LIBRARY AND INFORMATION WORK
Librarian? Information manager? Information scientist? Information officer?
Job titles in the information field can be confusing and not always very informative!
INVOLVES: Matching people to their information requirements. Obtaining, organising & disseminating library resource material. Promoting services to interested groups/meetings.
ALSO KNOWN AS: information specialist, specialist librarian, information manager, knowledge manager. They do not have to be, or to work with, “scientists” in the traditional sense.
Interview with a Scientific Information Officer http://bit.ly/abtraF
Manages the acquiring, supply and dissemination of information in an organisation. This may include paper-based materials, but also database and web-based material. Catalogues and stores information. Responds to enquiries. Writes reports. Publicises the service to potential users.
- ASLIB www.aslib.co.uk The Association for Information Management
- Chartered Institute of Library and Information Professionals (CILIP) www.cilip.org.uk/jobscareers careers advice and job listings, including training vacancies
- Knowhere http://ials.sas.ac.uk/knowhere/Home.html a site for graduate library trainees in London, with reports on libraries, trainee profiles and information on MA courses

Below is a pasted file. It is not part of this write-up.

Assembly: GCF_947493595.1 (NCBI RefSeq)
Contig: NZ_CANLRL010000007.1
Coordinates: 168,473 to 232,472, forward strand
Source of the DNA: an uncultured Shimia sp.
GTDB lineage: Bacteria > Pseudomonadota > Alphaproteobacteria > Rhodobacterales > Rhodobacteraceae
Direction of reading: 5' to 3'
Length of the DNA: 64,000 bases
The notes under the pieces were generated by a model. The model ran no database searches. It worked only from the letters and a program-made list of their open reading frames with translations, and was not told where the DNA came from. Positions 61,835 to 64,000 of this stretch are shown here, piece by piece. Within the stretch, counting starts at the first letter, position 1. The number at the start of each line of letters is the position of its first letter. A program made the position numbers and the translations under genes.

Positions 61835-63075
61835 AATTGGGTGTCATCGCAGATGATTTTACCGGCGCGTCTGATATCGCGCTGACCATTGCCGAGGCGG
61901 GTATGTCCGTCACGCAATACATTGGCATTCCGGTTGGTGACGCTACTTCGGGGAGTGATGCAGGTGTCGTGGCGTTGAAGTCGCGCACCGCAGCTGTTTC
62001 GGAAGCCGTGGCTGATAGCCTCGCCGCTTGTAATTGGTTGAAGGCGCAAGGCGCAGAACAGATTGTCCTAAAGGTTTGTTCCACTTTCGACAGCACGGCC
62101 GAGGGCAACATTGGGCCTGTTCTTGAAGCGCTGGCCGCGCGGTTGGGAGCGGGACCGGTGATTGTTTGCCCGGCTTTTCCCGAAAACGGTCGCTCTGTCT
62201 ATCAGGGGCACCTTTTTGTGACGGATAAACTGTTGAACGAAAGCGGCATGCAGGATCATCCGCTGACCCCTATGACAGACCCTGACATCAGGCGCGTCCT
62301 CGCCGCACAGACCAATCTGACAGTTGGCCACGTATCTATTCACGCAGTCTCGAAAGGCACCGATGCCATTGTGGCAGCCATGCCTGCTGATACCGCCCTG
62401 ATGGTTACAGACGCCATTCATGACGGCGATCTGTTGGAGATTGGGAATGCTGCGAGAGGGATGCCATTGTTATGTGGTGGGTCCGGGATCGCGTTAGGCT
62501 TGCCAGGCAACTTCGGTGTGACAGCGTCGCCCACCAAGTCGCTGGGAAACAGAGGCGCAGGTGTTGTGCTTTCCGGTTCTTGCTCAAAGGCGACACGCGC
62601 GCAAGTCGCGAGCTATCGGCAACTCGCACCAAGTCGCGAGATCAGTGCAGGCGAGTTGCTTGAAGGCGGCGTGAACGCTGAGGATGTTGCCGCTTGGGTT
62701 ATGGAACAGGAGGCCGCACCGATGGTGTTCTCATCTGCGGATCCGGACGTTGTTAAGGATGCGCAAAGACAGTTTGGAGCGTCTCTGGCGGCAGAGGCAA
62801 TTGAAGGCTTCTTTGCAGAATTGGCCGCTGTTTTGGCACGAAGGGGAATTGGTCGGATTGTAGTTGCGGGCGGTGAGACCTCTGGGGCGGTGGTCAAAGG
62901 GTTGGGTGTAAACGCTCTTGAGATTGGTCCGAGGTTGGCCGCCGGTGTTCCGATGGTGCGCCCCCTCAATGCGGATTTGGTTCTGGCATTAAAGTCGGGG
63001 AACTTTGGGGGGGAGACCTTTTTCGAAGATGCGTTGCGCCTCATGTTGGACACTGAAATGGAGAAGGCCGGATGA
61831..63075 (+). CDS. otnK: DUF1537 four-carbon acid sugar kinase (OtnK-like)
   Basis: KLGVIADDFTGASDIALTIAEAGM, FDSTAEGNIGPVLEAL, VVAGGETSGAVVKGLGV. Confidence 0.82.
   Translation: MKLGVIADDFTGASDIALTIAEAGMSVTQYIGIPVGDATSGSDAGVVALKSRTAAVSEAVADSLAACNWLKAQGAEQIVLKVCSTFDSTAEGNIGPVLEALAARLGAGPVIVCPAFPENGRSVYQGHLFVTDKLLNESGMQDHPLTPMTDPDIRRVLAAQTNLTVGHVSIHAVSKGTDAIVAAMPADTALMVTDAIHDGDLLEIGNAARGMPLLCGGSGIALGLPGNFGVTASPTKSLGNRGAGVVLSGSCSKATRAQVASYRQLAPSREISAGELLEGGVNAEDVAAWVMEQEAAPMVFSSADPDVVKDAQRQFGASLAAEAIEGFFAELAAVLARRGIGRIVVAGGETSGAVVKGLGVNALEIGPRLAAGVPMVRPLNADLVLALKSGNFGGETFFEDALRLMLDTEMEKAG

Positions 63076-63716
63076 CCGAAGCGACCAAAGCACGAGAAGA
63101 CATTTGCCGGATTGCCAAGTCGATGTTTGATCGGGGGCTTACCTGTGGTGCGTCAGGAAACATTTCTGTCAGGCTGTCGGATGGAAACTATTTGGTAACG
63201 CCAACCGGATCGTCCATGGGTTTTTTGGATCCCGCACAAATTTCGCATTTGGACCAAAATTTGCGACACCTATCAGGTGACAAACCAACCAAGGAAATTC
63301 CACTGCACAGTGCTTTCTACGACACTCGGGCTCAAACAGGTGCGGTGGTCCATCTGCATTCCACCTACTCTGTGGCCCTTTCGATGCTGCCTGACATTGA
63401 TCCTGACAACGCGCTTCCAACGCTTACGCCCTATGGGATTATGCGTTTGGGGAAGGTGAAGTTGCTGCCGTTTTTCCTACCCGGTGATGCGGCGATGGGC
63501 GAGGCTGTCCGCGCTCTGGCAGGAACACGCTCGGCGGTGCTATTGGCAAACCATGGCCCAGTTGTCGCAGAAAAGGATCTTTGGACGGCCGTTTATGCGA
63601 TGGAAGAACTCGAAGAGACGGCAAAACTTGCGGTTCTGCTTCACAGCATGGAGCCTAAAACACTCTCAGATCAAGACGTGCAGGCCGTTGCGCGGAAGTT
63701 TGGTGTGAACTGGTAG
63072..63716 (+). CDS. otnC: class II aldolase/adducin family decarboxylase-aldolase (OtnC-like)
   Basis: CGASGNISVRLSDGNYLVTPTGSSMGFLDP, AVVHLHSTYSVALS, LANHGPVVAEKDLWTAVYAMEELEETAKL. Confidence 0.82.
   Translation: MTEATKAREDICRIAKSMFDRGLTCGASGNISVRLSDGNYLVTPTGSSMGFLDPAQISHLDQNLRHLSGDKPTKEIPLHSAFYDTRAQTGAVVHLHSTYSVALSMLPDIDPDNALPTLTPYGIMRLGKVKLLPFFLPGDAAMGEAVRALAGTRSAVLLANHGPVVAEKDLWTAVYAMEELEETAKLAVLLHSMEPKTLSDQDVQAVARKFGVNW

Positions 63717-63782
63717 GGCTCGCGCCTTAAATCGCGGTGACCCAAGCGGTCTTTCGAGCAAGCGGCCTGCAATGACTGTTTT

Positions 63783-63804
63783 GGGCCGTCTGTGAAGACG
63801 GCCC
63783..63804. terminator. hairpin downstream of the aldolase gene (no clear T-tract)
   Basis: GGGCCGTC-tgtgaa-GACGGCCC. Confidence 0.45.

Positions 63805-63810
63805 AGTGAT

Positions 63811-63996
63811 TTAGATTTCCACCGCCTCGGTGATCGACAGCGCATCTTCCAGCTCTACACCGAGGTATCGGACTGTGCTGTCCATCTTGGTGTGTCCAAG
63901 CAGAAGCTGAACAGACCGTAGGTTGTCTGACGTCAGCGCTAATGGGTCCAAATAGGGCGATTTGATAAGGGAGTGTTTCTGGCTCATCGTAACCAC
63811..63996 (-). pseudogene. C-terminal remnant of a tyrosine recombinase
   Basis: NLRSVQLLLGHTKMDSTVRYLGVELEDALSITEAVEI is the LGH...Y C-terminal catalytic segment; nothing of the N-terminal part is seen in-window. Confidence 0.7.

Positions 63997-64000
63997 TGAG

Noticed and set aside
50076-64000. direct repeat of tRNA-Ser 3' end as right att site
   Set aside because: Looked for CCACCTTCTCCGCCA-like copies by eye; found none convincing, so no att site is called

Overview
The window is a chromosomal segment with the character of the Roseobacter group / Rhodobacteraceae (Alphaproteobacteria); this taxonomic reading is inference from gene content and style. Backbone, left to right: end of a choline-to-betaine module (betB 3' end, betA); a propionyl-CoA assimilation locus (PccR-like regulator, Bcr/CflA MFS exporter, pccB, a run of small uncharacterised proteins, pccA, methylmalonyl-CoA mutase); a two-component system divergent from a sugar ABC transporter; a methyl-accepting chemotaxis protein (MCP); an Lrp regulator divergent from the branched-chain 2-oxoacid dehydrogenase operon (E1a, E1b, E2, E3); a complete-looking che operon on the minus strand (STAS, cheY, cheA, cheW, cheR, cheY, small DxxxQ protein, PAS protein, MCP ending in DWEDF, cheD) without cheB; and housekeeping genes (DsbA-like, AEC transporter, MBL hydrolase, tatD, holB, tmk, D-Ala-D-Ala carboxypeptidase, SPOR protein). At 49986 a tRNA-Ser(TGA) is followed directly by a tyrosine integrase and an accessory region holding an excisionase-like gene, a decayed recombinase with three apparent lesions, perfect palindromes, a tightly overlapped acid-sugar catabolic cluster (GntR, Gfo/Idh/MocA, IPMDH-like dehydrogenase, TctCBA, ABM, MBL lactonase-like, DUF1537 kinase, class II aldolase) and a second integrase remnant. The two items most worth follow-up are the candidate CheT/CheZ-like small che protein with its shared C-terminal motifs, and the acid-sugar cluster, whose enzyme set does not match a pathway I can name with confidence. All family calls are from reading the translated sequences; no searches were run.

- OWL www.tapirdesigns.co.uk/owl/welcome.html Oxford Website for Library Trainees – information on librarianship and library schools
- British & Irish Association of Law Librarians www.biall.org.uk – advice on the work and training of legal information professionals
- ARLIS www.arlis.org.uk/being.php - information on being an art librarian
- Academic Librarian www.prospects.ac.uk/links/acadlib Prospects profile
- SCONUL www.sconul.ac.uk Society of College, National and University Libraries. Includes list of members
- Public Librarian www.prospects.ac.uk/links/publib Prospects profile
- Information Scientist www.prospects.ac.uk/links/infosci Prospects profile
- Information Officer www.prospects.ac.uk/links/infoofficer Prospects profile
- Careers Information Officer www.prospects.ac.uk/links/carinfoofficer Prospects profile
- Pharmaceutical Information and Pharmacovigilance Association www.pipaonline.org Has produced a guide to Information Management in the Pharmaceutical Industry www.pipaonline.org/careers/careersguide.jsp
- Info Professional www.infoprofessional.co.uk - case studies and advice on all information careers
- Volunteering in Kent Libraries www.kent.gov.uk/leisure_and_culture/libraries/services_for_everyone/volunteering.aspx